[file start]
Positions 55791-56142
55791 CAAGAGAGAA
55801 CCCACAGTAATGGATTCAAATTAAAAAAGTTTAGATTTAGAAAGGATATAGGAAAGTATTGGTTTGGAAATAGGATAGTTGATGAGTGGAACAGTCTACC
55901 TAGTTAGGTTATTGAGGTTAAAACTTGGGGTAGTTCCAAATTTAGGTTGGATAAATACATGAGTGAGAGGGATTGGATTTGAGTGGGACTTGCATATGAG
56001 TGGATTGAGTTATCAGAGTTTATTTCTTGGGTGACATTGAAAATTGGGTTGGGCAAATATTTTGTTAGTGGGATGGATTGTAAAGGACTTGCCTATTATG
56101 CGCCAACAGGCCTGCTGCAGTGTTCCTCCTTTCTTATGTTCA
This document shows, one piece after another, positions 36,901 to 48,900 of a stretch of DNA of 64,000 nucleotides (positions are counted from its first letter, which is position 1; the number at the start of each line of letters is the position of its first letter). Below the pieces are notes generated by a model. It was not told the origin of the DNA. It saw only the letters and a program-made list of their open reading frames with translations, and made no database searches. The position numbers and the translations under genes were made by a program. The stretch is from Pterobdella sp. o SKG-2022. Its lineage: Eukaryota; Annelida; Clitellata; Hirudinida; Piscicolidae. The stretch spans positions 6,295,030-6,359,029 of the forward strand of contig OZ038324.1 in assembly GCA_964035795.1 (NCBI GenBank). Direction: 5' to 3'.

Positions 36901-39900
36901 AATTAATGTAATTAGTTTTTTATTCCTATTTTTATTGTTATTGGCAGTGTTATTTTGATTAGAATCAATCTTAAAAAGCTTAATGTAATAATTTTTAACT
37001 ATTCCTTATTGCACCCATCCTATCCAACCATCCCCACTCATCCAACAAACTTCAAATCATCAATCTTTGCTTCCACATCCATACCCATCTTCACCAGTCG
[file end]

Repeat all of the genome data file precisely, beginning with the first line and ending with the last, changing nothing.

Positions 55791-56142
55791 CAAGAGAGAA
55801 CCCACAGTAATGGATTCAAATTAAAAAAGTTTAGATTTAGAAAGGATATAGGAAAGTATTGGTTTGGAAATAGGATAGTTGATGAGTGGAACAGTCTACC
55901 TAGTTAGGTTATTGAGGTTAAAACTTGGGGTAGTTCCAAATTTAGGTTGGATAAATACATGAGTGAGAGGGATTGGATTTGAGTGGGACTTGCATATGAG
56001 TGGATTGAGTTATCAGAGTTTATTTCTTGGGTGACATTGAAAATTGGGTTGGGCAAATATTTTGTTAGTGGGATGGATTGTAAAGGACTTGCCTATTATG
56101 CGCCAACAGGCCTGCTGCAGTGTTCCTCCTTTCTTATGTTCA
This document shows, one piece after another, positions 36,901 to 48,900 of a stretch of DNA of 64,000 nucleotides (positions are counted from its first letter, which is position 1; the number at the start of each line of letters is the position of its first letter). Below the pieces are notes generated by a model. It was not told the origin of the DNA. It saw only the letters and a program-made list of their open reading frames with translations, and made no database searches. The position numbers and the translations under genes were made by a program. The stretch is from Pterobdella sp. o SKG-2022. Its lineage: Eukaryota; Annelida; Clitellata; Hirudinida; Piscicolidae. The stretch spans positions 6,295,030-6,359,029 of the forward strand of contig OZ038324.1 in assembly GCA_964035795.1 (NCBI GenBank). Direction: 5' to 3'.

Positions 36901-39900
36901 AATTAATGTAATTAGTTTTTTATTCCTATTTTTATTGTTATTGGCAGTGTTATTTTGATTAGAATCAATCTTAAAAAGCTTAATGTAATAATTTTTAACT
37001 ATTCCTTATTGCACCCATCCTATCCAACCATCCCCACTCATCCAACAAACTTCAAATCATCAATCTTTGCTTCCACATCCATACCCATCTTCACCAGTCG